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Understanding Digital Color

Day 6 ยท Lesson 2 ยท


Let's add in some glorious color.

1. Each color has a different hexadecimal number 

a {
color: #BFE35B;
 text-decoration: none;
}
...

2. Understand the Photoshop eyedropper 

Lets you pick from "millions of colors", and gives you the corresponding hexidecimal code 

3. Understand the Digital Color Meter (mac only) 

- Let's talk digital color.
So, there's a bunch of different ways
that we can do color using CSS and for our websites.
The first one you learned is just literally
saying the word.
Make it black, make it white, make it green.
At some point, your vocabulary is gonna run out.
I mean, there's a lot of different words you can use.
I think there's like, chocolate, it doesn't even
look like chocolate.
But you get the point.
Pink, right?
Or light pink, or dark pink, or all
these kind of things.
But at some point there's millions of colors, right?
Available to our eyes.
And, we wanna describe those.
The way we do that is with numbers.
The most common way to do it
is with something called hexadecimal code.
And it's this six digit code, you can see there's six here,
six digit code which represents color.
Now this one here is gonna be red.
Check that out.
See that works.
You don't need to memorize these codes.
They're available to you,
and in this video I'm gonna show you three ways
that you can find these codes around
and start using them.
Also, black would be all zeros,
one two three four five six.
A few of them I have memorized,
cause I've done it before.
But, the rest we're gonna look up.
So there's a few different ways.
The one would be, we'll start with the most complex first.
The one would be if you have Photoshop.
So if you have Photoshop, many designers use Photoshop
as a tool for designing,
you can pull in an image, you click here,
and you use the color picker.
Even if you don't have Photoshop,
it's just interesting to know how this works.
You use the color picker,
and then you can basically just pick stuff here.
And notice how this represents the thing that you choose.
If you are using Photoshop's,
get rid of this only web colors.
That feature hasn't really been useful
since 1995 or something.
All of these colors are available on the web
and so, you can use all these colors,
and see I get this very distinct hexadecimal code.
Such that, if I were to grab that,
and pull it into my project,
you gotta put the hash before it.
Well, we get that there.
Of course, I wanted it instead on my,
we want it here.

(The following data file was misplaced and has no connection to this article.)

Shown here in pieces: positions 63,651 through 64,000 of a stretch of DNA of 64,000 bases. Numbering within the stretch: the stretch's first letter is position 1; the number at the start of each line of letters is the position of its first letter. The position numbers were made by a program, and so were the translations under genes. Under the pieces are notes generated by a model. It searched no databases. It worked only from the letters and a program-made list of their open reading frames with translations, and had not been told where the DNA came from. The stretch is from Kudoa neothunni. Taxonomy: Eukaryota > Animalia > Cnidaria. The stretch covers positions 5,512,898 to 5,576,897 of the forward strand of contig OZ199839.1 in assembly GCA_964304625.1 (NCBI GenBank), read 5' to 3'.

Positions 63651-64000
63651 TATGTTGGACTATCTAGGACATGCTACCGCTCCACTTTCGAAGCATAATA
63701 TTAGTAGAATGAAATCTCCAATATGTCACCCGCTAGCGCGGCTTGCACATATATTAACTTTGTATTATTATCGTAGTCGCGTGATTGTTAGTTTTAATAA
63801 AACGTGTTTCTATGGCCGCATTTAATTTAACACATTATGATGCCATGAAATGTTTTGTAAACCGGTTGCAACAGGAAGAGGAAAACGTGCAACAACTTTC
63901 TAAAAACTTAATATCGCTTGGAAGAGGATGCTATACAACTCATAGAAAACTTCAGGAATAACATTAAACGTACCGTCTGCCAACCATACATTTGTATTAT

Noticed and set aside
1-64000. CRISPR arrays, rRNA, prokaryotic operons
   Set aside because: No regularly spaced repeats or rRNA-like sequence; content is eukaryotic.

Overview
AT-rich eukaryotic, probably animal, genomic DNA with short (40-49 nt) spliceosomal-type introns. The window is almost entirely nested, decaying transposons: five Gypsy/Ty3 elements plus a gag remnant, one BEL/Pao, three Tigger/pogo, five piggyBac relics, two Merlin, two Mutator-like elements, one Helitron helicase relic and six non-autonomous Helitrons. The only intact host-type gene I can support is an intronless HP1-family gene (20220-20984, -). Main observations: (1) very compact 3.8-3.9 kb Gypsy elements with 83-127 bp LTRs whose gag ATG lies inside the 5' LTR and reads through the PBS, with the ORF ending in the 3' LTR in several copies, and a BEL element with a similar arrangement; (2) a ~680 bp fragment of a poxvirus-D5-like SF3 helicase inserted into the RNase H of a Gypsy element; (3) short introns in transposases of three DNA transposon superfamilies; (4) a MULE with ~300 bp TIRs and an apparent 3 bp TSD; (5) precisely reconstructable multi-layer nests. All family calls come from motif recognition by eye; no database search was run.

Let's do that.
And then we have it.
So Photoshop is the first way.
Now, if you don't have Photoshop,
cause it does cost like $9 a month or something.
If you don't have Photoshop, and you don't want it,
screw you Adobe,
then we don't need to get it.
There's a way using the Mac
that you can do almost that same effect.
And, it's called the Digital Color Meter.
So you can use spotlight to search for it,
or it's in your utilities folder.
But you can find it on your computer,
and it has that same effect built into
the Mac.
Yes, it's Mac only, this isn't available on Windows.
But, all you have to do is use this
and it becomes a picker,
and you can see when you highlight over it,
I get the numbers.
Now there's a little bit more complexity with this
but I'll explain it in brief.
If you're using this, you need to make sure
that you are displaying values as hexadecimal
so you get that number.
And then also, the kinda weird thing about this
is when you highlight over it,
notice what it says there.
Zero zero zero zero zero.
It's those last numbers,
in this case you gotta put all those together.
So 75c156
would be this one.
And it's pretty close to this.
75c1f6
is what that is.
Cause actually, this is red, that's the range of red,
this is the range of green,
RGB, red, green, and then these are
the range of blue.
And, that's how it makes it,
and that's more or less what it is telling us
using this color picker.
The amount of red, the amount of green,
the amount of blue.
You gotta add them all together.
Alright, cool, blowing your mind, right?
The third way that you can,
I'm gonna close that out,
the third way, and probably the most applicable way
for everyone, cause you just need your browser,
is this site called Colour Lover,
so people that love color.
And when you come here, they will show you
different color palettes.
I'm not good at choosing colors for a site.
It's a very designer, left brain kind of thing
that I'm not, right brain kind of thing
that I'm not really all that good at.
So, if I come here, I can get some ideas
for color palettes.
If I typed in something like cookie monster,
I want the feeling of a cookie monster.
You will see there are even color palettes
that people have put together and shared
that they were inspired by the monster himself.
So we can see and choose one that we like.
I think the one that I chose, I don't see,
I don't know where it is,
but I believe it's called Nom Nom Nom.
And it's on here somewhere.
And if you were to find Nom Nom Nom,
wherever that one is,
you will find this exact color
that I ended up choosing for this project.
So that's kind of the mystery behind
where these colors came from.
Again I'm not a designer,
but I know how to use some hacky tools
to make stuff.
So check that out, Colour Lovers.
You can search around there.
You'll get a color palette.
And when you do, if you click on it here,
notice they'll break them all down
by their hex code, so there you go.
Okay.
So, go ahead and do that.
I want you to add this color to the background here
like that.
And in the next video, we're gonna finish up this project.
And then I'll give you your challenge for the week.
Okay, see you in a bit.